To save content items to your account,
please confirm that you agree to abide by our usage policies.
If this is the first time you use this feature, you will be asked to authorise Cambridge Core to connect with your account.
Find out more about saving content to .
To save content items to your Kindle, first ensure email@example.com
is added to your Approved Personal Document E-mail List under your Personal Document Settings
on the Manage Your Content and Devices page of your Amazon account. Then enter the ‘name’ part
of your Kindle email address below.
Find out more about saving to your Kindle.
Note you can select to save to either the @free.kindle.com or @kindle.com variations.
‘@free.kindle.com’ emails are free but can only be saved to your device when it is connected to wi-fi.
‘@kindle.com’ emails can be delivered even when you are not connected to wi-fi, but note that service fees apply.
Commission 53 on Extrasolar Planets was created at the 2006 Prague General Assembly of the IAU, in recognition of the outburst of astronomical progress in the field of extrasolar planet discovery, characterization, and theoretical work that has occurred since the discovery of the pulsar planets in 1992 and the discovery of the first planet in orbit around a solar-type star in 1995. Commission 53 is the logical successor to the IAU Working Group on Extrasolar Planets WG-ESP, which ended its six years of existence in August 2006. The founding president of Commission 53 is Michael Mayor, in honor of his seminal contributions to this new field of astronomy. The vice-president is Alan Boss, the former chair of the WG-ESP, and the members of the Commission 53 Organizing Committee are the other former members of the WG-ESP.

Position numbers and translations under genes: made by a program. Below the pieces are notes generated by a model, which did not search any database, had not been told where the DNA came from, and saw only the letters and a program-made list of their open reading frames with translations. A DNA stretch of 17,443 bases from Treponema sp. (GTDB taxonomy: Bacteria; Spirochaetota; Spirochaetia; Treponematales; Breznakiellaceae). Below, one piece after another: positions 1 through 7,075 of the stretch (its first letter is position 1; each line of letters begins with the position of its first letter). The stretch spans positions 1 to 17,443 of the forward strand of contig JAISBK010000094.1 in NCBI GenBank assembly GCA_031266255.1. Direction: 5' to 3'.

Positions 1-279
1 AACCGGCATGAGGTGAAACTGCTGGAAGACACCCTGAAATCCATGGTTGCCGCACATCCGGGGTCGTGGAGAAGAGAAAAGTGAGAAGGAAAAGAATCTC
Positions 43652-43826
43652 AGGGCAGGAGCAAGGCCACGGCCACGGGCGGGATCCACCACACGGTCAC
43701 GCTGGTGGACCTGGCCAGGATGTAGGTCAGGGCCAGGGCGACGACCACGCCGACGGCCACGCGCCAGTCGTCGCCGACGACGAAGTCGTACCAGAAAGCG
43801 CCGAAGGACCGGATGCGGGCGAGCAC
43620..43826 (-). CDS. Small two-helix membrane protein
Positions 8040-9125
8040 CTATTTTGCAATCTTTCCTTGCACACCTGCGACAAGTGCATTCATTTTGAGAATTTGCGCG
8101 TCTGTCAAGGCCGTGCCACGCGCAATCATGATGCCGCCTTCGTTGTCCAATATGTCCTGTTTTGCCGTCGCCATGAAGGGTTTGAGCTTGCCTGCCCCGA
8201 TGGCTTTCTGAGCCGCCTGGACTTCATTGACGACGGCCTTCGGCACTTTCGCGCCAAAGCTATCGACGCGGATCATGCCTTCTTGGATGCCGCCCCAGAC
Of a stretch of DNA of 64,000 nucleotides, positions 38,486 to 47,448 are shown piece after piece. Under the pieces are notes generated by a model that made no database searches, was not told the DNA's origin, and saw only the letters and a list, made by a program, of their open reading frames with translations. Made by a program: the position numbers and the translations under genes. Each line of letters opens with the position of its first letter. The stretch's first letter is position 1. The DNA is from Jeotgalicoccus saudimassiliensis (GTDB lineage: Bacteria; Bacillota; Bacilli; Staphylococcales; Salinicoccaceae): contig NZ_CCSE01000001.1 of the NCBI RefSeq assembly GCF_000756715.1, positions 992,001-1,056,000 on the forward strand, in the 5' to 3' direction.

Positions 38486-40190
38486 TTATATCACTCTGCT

SETI (Search for Extra Terrestrial Intelligence) can be defined as the branch of astrobiology looking for inhabited worlds by taking advantage of the deliberate technological actions of extraterrestrial organisms. This definition usually draws a chuckle during public lectures, but it underscores why this chapter is somewhat different from the preceding ones. As in other parts of astrobiology, one must consider the diversity of physical environments in the cosmos, and the limitations imposed by them. But with SETI one must also consider modifications to the environment that are not just the byproduct of life, but the result of deliberate actions by intelligent organisms intended to achieve some result.
For millennia people have speculated about the existence of other habitable worlds, and their inhabitants (Chapter 1), but the rules of the game underwent a profound change in the second half of the twentieth century. The publication of the initial scientific paper on SETI (Cocconi and Morrison, 1959) and Drake's (1961) first radio search (Project Ozma, described in Section 1.9) turned speculation into an observational science. No longer were priests and philosophers the sole respondents to the “Are we alone?” question; scientists and engineers could work on finding an answer empirically. Following the first flurry of observing programs in the US and the Soviet Union (Chapter 2), the acronym SETI became the accepted name for this new exploratory activity. But, in fact, SETI is a misnomer because there is no known way to detect intelligence directly across interstellar distances.